The more I learn about linking, the more I learn that creating links and user interfaces for them may be fun, but the difficult work of creating a reliable addressing system comes first. Otherwise, how do you name the thing you want to link to? The reason I enjoy hearing about new addressing possibilities, like the trick for linking to specific pages of a PDF file, is because of the new opportunities it presents for linking—someone bothered to do some addressing work, so my links have more possibilities.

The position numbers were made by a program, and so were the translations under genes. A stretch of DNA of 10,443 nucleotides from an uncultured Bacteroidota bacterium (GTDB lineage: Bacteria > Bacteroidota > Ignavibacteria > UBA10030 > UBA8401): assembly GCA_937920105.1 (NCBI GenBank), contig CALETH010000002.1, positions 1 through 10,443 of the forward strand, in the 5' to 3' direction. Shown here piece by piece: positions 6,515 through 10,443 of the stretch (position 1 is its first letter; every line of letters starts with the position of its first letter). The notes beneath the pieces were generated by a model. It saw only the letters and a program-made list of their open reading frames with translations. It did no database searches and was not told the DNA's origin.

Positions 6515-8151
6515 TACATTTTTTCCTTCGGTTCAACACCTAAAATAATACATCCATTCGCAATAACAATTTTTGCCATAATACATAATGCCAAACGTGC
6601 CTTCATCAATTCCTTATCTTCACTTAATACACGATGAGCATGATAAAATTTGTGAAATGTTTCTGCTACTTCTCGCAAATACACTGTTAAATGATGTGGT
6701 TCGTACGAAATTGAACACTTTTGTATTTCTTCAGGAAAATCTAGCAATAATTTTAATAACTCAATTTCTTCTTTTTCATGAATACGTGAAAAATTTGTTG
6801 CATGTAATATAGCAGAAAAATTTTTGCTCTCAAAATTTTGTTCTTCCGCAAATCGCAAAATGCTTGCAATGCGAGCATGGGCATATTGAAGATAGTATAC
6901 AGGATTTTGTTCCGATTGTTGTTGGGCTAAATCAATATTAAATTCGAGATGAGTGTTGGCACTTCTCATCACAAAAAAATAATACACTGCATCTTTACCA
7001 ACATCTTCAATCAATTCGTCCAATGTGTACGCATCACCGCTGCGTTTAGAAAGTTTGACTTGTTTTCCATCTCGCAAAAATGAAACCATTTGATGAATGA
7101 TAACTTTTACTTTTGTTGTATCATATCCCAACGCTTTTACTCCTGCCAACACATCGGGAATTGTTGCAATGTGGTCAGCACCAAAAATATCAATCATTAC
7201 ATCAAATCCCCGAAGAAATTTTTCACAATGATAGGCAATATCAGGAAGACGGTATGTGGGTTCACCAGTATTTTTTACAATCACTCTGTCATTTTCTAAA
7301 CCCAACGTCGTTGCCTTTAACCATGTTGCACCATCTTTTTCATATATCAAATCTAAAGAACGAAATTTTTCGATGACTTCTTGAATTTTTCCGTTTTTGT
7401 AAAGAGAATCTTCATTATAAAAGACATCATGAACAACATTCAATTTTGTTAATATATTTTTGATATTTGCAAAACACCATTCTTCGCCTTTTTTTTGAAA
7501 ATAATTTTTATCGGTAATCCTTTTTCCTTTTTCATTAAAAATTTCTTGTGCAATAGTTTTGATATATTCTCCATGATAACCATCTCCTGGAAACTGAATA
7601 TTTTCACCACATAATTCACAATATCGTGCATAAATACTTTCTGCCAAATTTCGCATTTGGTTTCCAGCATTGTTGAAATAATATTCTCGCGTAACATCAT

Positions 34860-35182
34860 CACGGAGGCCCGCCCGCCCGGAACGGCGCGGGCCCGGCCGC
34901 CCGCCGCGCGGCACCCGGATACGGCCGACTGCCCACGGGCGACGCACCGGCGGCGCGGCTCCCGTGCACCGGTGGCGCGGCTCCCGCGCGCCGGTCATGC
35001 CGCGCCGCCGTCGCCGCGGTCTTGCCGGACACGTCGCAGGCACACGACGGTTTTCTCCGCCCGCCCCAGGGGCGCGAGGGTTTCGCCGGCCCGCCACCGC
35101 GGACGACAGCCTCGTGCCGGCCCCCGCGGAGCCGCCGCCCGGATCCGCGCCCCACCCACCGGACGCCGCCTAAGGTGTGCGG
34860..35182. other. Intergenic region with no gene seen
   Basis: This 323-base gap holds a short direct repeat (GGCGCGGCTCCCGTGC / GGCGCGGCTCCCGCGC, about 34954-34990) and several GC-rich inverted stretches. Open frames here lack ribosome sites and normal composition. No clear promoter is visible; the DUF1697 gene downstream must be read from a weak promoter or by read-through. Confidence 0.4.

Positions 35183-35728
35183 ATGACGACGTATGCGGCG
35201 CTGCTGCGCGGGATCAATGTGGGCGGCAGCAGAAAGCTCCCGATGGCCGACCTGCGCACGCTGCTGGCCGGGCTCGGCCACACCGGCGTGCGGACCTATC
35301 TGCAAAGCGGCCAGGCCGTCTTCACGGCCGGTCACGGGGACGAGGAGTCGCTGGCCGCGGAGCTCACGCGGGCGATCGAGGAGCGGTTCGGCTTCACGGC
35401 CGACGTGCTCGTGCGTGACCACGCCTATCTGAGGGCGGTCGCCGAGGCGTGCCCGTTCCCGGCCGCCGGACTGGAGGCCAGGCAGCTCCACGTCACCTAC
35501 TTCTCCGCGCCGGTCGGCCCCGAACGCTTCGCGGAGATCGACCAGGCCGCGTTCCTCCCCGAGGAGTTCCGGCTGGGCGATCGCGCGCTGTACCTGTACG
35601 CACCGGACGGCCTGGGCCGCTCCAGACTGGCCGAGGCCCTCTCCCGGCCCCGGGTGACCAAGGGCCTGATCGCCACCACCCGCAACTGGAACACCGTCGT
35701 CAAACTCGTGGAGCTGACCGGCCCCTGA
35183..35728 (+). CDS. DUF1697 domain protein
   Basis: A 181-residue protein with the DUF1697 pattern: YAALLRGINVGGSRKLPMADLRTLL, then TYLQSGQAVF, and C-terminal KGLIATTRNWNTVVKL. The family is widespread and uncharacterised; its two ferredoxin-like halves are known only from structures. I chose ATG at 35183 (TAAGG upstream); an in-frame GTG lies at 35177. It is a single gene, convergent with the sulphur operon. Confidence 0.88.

When Tim Berners-Lee invented the web, the a element with its href attribute was the easy part; the tough part was the creation of the addressing system. As URLs evolved to sometimes represent addresses, sometimes represent names, and sometimes represent both, it has gotten a bit messy. Dan Connolly, who has played a key role in the development of HTML, XML, and the web since shortly after Berners-Lee put together his first prototype server and browser, has written an excellent IBM developerWorks article that explains the history of URLs and their relationship to URIs, URNs, and IRIs. The article even covers the PURL and DOI addressing systems, which I’ve been meaning to research and write about here for a while. If you’re interested in gaining a solid understanding of the design issues affecting the naming and addressing of resources on a network, particularly the web, I strongly recommend Dan’s article.